Molecular Neurobiology

, Volume 53, Issue 8, pp 5310–5323 | Cite as

Sulforaphane Ameliorates Okadaic Acid-Induced Memory Impairment in Rats by Activating the Nrf2/HO-1 Antioxidant Pathway

  • Subhash Dwivedi
  • N. Rajasekar
  • Kashif Hanif
  • Chandishwar Nath
  • Rakesh ShuklaEmail author


Okadaic acid (OKA) causes memory impairment and attenuates nuclear factor erythroid 2-related factor 2 (Nrf2) along with oxidative stress and neuroinflammation in rats. Sulforaphane (dietary isothiocyanate compound), an activator of Nrf2 signaling, exhibits neuroprotective effects. However, the protective effect of sulforaphane in OKA-induced neurotoxicity remains uninvestigated. Therefore, in the present study, the role of sulforaphane in OKA-induced memory impairment in rats was explored. A significant increased Nrf2 expression in the hippocampus and cerebral cortex was observed in trained (Morris water maze) rats, and a significant decreased Nrf2 expression in memory-impaired (OKA, 200 ng icv) rats indicated its involvement in memory function. Sulforaphane administration (5 and 10 mg/kg, ip, days 1 and 2) ameliorates OKA-induced memory impairment in rats. The treatment also restored Nrf2 and its downstream antioxidant protein expression (GCLC, HO-1) and attenuated oxidative stress (ROS, nitrite, GSH), neuroinflammation (NF-κB, TNF-α, IL-10), and neuronal apoptosis in the cerebral cortex and hippocampus of OKA-treated rats. Further, to determine whether modulation of Nrf2 signaling is responsible for the protective effect of sulforaphane, in vitro, Nrf2 siRNA and its downstream HO-1 inhibition studies were carried out in a rat astrocytoma cell line (C6). The protective effects of sulforaphane were abolished with Nrf2 siRNA and HO-1 inhibition in astrocytes. The results suggest that Nrf2-dependent activation of cellular antioxidant machinery results in sulforaphane-mediated protection against OKA-induced memory impairment in rats.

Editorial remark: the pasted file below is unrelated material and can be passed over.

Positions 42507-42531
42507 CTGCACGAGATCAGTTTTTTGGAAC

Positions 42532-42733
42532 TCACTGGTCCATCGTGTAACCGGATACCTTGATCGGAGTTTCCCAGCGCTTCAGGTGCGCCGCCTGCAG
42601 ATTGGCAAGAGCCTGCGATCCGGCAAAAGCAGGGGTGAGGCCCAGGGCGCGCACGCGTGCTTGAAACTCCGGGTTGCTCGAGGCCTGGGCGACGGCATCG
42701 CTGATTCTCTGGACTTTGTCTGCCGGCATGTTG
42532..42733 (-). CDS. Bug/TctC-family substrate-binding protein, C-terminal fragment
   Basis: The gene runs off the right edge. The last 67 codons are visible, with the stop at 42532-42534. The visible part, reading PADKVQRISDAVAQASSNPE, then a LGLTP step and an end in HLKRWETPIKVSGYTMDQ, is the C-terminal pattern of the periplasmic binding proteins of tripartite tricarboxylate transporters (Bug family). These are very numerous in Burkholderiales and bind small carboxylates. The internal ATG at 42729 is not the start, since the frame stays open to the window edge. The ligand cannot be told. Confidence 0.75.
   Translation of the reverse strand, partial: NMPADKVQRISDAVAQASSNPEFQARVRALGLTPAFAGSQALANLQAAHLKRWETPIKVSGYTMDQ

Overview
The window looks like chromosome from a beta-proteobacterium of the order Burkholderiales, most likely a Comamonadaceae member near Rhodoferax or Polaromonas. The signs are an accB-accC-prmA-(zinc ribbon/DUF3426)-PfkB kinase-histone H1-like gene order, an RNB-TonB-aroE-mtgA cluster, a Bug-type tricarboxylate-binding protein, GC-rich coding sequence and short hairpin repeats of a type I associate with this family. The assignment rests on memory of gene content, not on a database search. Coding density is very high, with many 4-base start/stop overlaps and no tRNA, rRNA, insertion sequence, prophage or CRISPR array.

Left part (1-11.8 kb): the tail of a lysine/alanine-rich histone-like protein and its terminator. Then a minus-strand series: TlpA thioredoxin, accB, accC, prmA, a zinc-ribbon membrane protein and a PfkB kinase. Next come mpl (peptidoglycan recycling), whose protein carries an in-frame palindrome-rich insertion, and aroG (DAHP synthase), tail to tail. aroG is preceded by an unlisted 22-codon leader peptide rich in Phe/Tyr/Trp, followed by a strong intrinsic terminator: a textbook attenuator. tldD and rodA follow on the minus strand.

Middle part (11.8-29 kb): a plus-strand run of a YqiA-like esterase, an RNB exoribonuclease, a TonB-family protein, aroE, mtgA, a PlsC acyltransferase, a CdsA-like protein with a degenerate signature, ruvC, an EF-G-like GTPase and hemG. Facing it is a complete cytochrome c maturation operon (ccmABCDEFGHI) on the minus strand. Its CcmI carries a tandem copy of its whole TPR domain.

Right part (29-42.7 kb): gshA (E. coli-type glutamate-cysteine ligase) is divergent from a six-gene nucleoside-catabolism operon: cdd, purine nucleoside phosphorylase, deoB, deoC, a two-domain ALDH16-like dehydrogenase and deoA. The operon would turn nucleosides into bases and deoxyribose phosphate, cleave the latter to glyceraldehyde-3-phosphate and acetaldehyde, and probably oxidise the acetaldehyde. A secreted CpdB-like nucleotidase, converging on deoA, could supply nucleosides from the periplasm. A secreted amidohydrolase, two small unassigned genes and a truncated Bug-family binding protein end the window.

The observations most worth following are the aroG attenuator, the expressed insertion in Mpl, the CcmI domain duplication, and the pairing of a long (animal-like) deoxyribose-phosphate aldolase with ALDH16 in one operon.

Graphical Abstract


Nrf2 Sulforaphane Neuroinflammation Memory impairment Okadaic acid Astrocytes 



SRF to SD from the Indian Council of Medical Research (ICMR), New Delhi and NR from CSIR, New Delhi, India is gratefully acknowledged. The authors are also thankful to Dr. Prem N. Yadav for helping with the Nrf2 siRNA transfection experiment and Dr. A.K. Balapure, Head, Tissue & Cell Culture Facility CSIR-CDRI and his team for providing the rat astroglial cell line, C6.

Conflict of Interest

The authors declare that they have no competing interests.

Supplementary material

12035_2015_9451_MOESM1_ESM.doc (3.7 mb)
ESM 1 (DOC 3824 kb).


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Copyright information

© Springer Science+Business Media New York 2015

Authors and Affiliations

  • Subhash Dwivedi
    • 1
  • N. Rajasekar
    • 1
    • 3
  • Kashif Hanif
    • 1
    • 3
  • Chandishwar Nath
    • 2
    • 3
  • Rakesh Shukla
    • 1
    • 3
    Email author
  1. 1.Division of PharmacologyCSIR-Central Drug Research InstituteLucknowIndia
  2. 2.Division of ToxicologyCSIR-Central Drug Research InstituteLucknowIndia
  3. 3.Academy of Scientific and Innovative Research (AcSIR)ChennaiIndia

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